Prepare Logistics

How do I get a passport?

Of course you’ll need a passport to travel overseas. Once you are accepted to a Global Program, one of the first things you should do is get a passport.

Do you already have a passport? Check the expiration date. If your passport is expired or will expire within six months of departure, you must renew it immediately.

If you don’t have a passport, apply immediately.

  1. Have passport photos taken.
  2. Complete the application found at the U.S. Passports website.
  3. Apply at your local post office, county clerk’s office, or other approved location.
  4. Allow six weeks to obtain your passport. If six weeks is too close to your departure date, pay the extra fee for expedited service.
  5. When your passport arrives, sign it immediately. Your director will book all the airline tickets with a travel agent and will require your passport name and passport number.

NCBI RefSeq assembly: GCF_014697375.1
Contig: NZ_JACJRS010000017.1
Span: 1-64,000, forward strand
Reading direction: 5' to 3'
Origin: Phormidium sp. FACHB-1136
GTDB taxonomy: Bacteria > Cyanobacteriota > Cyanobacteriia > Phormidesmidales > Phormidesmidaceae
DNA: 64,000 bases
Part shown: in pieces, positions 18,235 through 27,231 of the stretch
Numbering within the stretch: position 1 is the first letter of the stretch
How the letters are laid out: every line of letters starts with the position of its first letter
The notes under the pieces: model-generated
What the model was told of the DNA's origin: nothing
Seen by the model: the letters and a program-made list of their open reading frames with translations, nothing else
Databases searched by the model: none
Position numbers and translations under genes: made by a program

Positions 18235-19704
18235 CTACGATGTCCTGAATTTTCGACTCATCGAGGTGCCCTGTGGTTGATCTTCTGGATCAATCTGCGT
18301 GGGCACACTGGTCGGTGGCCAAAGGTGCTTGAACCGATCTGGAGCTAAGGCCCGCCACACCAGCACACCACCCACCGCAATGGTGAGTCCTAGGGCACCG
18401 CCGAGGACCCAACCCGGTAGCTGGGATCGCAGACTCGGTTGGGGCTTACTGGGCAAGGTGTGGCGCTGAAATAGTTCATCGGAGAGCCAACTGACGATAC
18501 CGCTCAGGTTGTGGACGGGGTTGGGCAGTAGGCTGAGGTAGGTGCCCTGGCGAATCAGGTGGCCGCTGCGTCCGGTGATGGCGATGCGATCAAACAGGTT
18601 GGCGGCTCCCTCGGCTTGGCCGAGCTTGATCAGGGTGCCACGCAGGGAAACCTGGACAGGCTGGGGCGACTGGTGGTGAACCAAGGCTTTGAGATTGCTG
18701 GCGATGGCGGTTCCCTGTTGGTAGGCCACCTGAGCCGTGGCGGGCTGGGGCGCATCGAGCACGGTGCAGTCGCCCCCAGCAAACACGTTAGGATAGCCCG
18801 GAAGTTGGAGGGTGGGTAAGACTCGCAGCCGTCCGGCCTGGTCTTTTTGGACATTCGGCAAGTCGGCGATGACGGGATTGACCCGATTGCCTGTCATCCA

For more information, check out this government website. Note that any costs incurred for obtaining a passport, postage, or photos are your responsibility.

While in the country, your director will be glad to keep your passports in a secure location to assure that they are not lost. Feel free to keep your passport with you as long as you keep it locked up. Before you leave for your Global Program, make a couple copies of your passport. Give one to your director and one to a friend. Having copies of your passport will minimize complications that may arise if it is lost or stolen.

Do I need a visa? How do I get one?